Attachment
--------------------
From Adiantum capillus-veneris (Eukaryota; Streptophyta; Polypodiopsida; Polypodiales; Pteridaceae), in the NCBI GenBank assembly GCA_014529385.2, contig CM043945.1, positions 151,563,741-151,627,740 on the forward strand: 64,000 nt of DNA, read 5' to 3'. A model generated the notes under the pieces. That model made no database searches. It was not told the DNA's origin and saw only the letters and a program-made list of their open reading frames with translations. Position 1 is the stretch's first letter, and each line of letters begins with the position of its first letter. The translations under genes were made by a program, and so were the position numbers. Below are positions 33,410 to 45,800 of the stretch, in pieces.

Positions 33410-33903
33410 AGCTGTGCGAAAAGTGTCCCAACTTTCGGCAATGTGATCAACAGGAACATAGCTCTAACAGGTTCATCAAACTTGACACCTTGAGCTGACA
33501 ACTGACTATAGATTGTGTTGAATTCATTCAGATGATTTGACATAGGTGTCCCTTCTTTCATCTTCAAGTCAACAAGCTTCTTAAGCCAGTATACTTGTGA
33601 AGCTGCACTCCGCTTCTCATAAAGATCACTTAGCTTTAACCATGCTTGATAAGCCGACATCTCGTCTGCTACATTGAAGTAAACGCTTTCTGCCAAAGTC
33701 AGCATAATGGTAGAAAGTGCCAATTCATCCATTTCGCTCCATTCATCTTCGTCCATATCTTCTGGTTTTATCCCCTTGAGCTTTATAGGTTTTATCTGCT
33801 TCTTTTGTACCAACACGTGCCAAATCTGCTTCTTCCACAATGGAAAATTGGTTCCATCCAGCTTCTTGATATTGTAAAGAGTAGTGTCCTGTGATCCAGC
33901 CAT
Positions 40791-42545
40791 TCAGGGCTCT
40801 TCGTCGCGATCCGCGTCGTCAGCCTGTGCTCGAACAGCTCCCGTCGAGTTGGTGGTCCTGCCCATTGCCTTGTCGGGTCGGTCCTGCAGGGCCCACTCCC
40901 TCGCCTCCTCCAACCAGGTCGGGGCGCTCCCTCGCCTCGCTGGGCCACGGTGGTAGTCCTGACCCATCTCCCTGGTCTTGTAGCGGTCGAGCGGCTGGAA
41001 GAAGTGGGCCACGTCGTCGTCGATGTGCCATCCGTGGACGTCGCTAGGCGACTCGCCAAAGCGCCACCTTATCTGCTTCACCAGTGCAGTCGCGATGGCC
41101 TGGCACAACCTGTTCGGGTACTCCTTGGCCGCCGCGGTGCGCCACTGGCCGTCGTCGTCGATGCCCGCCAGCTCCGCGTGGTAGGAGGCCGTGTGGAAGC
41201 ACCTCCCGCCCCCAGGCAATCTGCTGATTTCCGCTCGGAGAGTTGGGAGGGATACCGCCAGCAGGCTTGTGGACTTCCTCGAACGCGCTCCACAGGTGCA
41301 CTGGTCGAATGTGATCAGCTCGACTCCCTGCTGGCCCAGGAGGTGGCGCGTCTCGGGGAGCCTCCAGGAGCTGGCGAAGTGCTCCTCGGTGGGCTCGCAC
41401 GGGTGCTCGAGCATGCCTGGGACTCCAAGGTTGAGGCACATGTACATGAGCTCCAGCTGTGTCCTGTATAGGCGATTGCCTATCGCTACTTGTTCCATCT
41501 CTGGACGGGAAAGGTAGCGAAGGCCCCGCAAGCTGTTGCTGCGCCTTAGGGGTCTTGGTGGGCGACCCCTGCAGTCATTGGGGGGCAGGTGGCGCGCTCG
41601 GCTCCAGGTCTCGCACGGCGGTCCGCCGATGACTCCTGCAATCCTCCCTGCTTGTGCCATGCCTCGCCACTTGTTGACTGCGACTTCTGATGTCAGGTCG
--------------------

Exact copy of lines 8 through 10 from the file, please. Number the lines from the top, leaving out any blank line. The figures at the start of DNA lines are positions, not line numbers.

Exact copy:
33901 CAT
Positions 40791-42545
40791 TCAGGGCTCT